Nathaniel Hawthorne’s The Scarlet Letter: Society’s Entrapment vs. Natural Escape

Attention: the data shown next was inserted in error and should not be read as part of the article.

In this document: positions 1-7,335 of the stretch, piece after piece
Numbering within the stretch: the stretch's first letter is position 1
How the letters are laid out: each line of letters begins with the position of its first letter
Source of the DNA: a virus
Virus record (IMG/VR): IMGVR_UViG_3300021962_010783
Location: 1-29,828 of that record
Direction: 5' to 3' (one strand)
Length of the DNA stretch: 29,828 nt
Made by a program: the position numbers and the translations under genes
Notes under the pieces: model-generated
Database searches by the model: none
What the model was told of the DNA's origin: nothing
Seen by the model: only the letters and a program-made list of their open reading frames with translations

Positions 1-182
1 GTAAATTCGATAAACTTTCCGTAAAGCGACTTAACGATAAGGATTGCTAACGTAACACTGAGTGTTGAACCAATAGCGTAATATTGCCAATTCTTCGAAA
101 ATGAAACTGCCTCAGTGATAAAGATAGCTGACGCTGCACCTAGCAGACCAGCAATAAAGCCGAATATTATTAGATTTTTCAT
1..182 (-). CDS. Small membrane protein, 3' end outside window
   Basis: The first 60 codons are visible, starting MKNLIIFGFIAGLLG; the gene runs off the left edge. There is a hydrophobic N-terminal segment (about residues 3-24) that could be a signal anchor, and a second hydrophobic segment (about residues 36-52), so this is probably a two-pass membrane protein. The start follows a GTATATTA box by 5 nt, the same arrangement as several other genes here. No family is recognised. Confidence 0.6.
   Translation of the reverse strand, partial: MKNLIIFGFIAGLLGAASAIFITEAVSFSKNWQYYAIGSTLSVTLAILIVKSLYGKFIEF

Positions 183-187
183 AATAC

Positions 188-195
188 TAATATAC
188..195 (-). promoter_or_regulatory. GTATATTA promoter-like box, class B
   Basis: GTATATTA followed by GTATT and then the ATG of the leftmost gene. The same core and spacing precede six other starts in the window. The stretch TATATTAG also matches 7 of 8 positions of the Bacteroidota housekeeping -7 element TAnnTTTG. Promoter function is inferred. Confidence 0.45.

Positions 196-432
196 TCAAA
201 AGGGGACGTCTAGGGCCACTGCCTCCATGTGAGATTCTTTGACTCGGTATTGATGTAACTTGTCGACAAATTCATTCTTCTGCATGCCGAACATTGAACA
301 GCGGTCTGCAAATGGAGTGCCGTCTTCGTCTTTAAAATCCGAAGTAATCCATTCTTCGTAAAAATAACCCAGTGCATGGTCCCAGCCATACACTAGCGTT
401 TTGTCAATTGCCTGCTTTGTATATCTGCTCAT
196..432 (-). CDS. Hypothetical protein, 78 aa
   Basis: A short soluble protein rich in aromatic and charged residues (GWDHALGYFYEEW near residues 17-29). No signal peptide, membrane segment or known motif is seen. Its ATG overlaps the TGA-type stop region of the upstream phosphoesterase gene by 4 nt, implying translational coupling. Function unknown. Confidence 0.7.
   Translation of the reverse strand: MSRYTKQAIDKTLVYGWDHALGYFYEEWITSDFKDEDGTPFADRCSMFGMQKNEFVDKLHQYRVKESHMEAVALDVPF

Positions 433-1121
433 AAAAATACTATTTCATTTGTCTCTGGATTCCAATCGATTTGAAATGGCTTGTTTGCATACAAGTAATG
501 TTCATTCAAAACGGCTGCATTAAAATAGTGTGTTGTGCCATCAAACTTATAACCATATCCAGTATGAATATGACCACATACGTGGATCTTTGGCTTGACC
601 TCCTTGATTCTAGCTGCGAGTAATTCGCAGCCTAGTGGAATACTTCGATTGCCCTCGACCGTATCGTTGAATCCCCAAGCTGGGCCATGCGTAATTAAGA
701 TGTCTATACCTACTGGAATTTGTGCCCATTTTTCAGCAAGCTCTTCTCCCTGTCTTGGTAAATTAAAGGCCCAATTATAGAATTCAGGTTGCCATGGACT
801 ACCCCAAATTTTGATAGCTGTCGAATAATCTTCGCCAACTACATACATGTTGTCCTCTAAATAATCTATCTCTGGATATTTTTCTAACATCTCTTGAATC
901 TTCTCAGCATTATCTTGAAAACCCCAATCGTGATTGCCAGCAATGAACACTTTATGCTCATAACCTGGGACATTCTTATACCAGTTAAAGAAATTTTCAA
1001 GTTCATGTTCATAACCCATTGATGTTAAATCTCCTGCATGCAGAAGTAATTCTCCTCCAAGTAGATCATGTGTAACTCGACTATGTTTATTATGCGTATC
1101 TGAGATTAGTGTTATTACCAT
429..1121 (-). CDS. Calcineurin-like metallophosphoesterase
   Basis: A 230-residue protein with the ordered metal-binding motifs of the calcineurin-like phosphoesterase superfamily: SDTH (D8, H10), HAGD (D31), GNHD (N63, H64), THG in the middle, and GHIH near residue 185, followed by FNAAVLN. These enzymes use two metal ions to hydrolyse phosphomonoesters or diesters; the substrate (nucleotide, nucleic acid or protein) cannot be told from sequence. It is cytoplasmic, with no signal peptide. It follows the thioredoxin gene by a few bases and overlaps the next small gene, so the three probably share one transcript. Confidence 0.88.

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Nathaniel Hawthorne’s The Scarlet Letter is a story of sin, guilt and salvation, centered in the purely Puritan community of Massachusetts in the seventeenth century. Within this community, we found all the central features of the town, the most symbolic of these is the scaffold; many souls are condemned upon it and are subjected to intense inquiry, where reality becomes a brutal punishment. In contrast to the scaffold is the forest beyond the town, here, there is no judgment and reality is relative to the individual. Hawthorne creates this setting for the characters to escape from themselves and society without restraint or worry, the comparison is clear: the market place, especially the scaffold, represents the harsh reality of Puritan society and public judgment and the forest provides getaway and escape. The scaffold, just like the community itself, is a place where sinners are made to face the accusing public as the center of criticism and disgrace. Here, any ill-fated soul to climb the stairs is subject to the ruthless examination by the eyes of a society highly influenced and blinded by the Puritan religion. Those below the scaffold see the truth of the character’s crime distorted by their own perspectives and suspicions, and clouded by gossip. Where the truth may be unacceptable to them, it is substituted by things religion and authorities persuade them to believe. The scaffold ultimately represented guilt and shame. In the market place emotions and true feelings are suppressed and overwhelmed by the importance of reverence to Puritanism. On the other hand, the forest is a location where the truth is not forbidden, but embraced. After Hester's judgment on the scaffold, she and her daughter Pearl find refuge there. Hester warns Pearl "We must not talk in the market place of what happens to us in the forest" The forest itself is the very embodiment of freedom; nobody watches in the woods to report misbehavior, so it is here that people may do as they wish. It is here that many of the essential characters bring public hidden thoughts and emotions. For example, the time that Dimmesdale openly acknowledges Hester and his undying guilt. The thought of Hester and Dimmesdale having an intimate conversation in the confines of the society in which they live is incomprehensible, yet here, in the forest, they can throw away all reluctance under the protection of nature which accepts them, sins and all.

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